Dear Em & Lo,
I’ve been with my boyfriend for a little over a year, and we have a very honest and loving relationship. While I have struggled with jealous tendencies in the past, I have come to a point where I trust him completely and know he would not ever lie to me.
However, several of his female friendships still bother me. He has many female friends, and most of them I have no problem with. But he has two female friends that are very emotionally needy towards him. They constantly call him to have in-depth discussions about their boy problems or work problems or whatever else girls ruminate about. I don’t believe there is any romantic or sexual interest involved in their friendship, but their neediness still irks me.
He is a great listener and a good person to talk to when you are going through a tough time (I constantly tell him he should be a therapist), but these girls rely on him daily, not just during tough times. I guess I am annoyed that they take up so much of his time, and talking to them often stresses him out which then affects his interactions with me. I’m annoyed that he will drop anything if one of them “needs” him. I get that he is being a good friend, but I know both of these girls have other friends they could turn to.
Should I just suck it up and accept that these two girls will always be demanding of his time? Am I crazy for being annoyed with them at all? Help!
– Friends Suck
We make it a point of pride not to give any advice remotely similar to that doled on the unwatchable show, The Marriage Ref. On a recent episode, we heard (we certainly didn’t watch it!) that one couple’s dispute was over a good male friend the wife liked to hang out with occasionally. Sarah Silverman argued that since the wife was totally open and upfront with her husband about the friendship, the husband had nothing to worry about — and that anyone paranoid about being cheated on was probably someone capable of cheating themselves. A voice of reason! And from the queen of bodily functions humor no less.¬† But then the male idiots chimed in and voted in favor of the guy: the wife should respect her husband’s wishes and dump the friend.
If this story shames you in any way then that’s a pretty good indication you know, deep down, you’re more wrong than right here. Ask yourself this: Would these friendships bother if you they were with men? (And don’t tell us guys wouldn’t talk this much on the phone — just suspend your disbelief for a second and imagine they would.) If the answer is no, then you’ve got to work on your own jealousy and insecurities. It’s not fair for you to come along and dictate who he can and cannot be friends with simply based on gender, especially if these are friends he had before you showed up and you know them to be entirely platonic. It’s one thing for you not to like his friends based on their character (if they’re assholes, then we get it), but not liking them based entirely on their genitalia is a whole ‘nother thing.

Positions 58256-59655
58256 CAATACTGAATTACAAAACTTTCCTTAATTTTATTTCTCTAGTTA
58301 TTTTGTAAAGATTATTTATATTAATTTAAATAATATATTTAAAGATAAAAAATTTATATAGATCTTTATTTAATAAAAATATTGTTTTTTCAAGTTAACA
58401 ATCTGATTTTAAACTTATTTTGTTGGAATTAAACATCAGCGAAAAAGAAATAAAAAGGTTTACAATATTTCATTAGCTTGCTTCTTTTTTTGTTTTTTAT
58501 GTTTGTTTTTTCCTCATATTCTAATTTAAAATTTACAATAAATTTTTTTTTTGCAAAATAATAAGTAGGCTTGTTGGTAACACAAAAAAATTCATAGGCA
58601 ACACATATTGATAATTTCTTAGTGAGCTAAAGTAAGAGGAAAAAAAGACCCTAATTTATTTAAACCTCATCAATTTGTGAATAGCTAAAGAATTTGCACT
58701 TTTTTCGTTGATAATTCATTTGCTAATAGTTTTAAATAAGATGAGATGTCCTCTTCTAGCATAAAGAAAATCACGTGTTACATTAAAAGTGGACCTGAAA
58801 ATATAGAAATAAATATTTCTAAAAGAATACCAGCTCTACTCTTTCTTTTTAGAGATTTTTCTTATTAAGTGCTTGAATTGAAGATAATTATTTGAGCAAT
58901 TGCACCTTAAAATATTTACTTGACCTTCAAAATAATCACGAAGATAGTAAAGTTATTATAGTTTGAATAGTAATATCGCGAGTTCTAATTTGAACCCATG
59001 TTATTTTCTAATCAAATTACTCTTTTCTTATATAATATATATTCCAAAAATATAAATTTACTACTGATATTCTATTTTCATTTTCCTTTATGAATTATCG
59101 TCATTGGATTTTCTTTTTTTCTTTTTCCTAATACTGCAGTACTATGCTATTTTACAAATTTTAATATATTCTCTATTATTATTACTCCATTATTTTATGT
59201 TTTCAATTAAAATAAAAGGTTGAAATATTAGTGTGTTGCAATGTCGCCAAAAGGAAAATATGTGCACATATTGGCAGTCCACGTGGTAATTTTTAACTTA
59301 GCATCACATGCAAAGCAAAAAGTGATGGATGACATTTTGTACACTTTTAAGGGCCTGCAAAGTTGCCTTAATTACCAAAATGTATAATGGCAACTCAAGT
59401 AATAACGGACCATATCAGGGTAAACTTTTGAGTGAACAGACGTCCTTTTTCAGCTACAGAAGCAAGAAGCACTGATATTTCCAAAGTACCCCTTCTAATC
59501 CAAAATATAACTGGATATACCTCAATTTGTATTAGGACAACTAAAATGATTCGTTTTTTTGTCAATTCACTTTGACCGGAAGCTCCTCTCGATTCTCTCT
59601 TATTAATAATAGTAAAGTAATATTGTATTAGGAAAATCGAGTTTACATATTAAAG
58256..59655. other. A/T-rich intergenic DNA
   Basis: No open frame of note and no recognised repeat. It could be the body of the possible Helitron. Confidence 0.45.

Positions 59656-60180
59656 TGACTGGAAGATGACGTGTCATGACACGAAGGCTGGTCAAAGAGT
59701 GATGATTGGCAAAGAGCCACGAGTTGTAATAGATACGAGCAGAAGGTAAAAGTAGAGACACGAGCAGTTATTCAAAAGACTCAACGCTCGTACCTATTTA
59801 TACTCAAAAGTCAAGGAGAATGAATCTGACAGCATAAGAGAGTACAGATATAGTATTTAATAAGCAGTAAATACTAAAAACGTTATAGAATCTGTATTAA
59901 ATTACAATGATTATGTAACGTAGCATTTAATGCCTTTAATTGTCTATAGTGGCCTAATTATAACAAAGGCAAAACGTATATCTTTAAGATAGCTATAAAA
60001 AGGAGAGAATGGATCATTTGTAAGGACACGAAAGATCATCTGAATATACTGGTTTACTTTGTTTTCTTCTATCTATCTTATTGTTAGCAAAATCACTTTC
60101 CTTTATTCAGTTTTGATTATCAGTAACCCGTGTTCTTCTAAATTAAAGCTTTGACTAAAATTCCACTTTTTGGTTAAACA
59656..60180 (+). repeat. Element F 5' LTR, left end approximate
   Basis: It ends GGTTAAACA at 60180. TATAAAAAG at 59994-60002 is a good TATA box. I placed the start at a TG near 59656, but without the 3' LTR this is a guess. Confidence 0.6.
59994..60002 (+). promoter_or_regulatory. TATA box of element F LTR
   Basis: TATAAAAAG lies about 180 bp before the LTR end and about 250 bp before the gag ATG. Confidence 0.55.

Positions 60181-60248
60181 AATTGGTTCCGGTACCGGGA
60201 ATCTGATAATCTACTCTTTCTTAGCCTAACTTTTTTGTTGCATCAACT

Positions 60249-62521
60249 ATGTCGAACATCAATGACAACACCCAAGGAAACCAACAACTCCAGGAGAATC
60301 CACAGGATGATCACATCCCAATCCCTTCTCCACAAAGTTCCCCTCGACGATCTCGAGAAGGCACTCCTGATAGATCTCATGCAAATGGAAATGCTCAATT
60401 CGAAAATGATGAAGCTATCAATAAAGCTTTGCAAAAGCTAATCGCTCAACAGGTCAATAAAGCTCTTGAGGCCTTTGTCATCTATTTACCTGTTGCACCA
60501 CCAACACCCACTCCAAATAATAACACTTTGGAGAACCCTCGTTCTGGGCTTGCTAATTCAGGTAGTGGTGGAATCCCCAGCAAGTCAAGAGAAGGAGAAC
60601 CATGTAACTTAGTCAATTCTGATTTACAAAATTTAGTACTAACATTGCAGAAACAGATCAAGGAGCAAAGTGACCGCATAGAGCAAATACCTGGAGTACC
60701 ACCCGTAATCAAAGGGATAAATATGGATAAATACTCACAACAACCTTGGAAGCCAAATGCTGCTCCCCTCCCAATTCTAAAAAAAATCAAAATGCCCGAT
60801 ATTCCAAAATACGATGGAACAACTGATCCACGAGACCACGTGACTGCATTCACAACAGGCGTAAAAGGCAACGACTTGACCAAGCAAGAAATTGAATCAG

If the answer to that above question is yes, then obviously your needs in and expectations of the relationship are not being met. The problem is that you feel like you come second and his friendships come first, when you assume that romantic relationships should work in the exact opposite way. By him spending so much time on the phone instead of with you, and then you having to suffer the aftermath, you’re feeling like you’re getting the short end of the stick when girlfriends should automatically get the long one. Problem is, sometimes in long-term relationships we start to take our partners for granted — we save all the good, fun, positive stuff for our friends, who we don’t feel we can burden with the heavy stuff, and then dump all the negative energy we may be carrying around on those closest to us: our romantic partners. It’s not fair, and it’s not right, but it often ends up working that way.
You should sit him down for a gentle heart to heart and communicate all this to him. Explain how this behavior makes you feel. Admit it if some of these concerns are based, in part, on irrational jealousy and insecurities. We certainly wouldn’t endorse you demanding he sever all ties with these girls, but we think it’s reasonable for you to ask him to put you first, to spend a little less time on the phone with them (at least when you’re around or need him), and to not drop everything (at least when you guys are having quality alone time) whenever his phone rings (that’s just the polite thing to do when spending face to facet time with someone, girlfriend or not).
As long as you play the sympathy card instead of the ultimatum card, then he should understand where you’re coming from and make some slight social alterations, out of respect. If he doesn’t, then maybe this isn’t the guy for you, and you should start looking for a someone who’s going to give you a hat or a button or a t-shirt that says “I’m #1!”
Em & Lo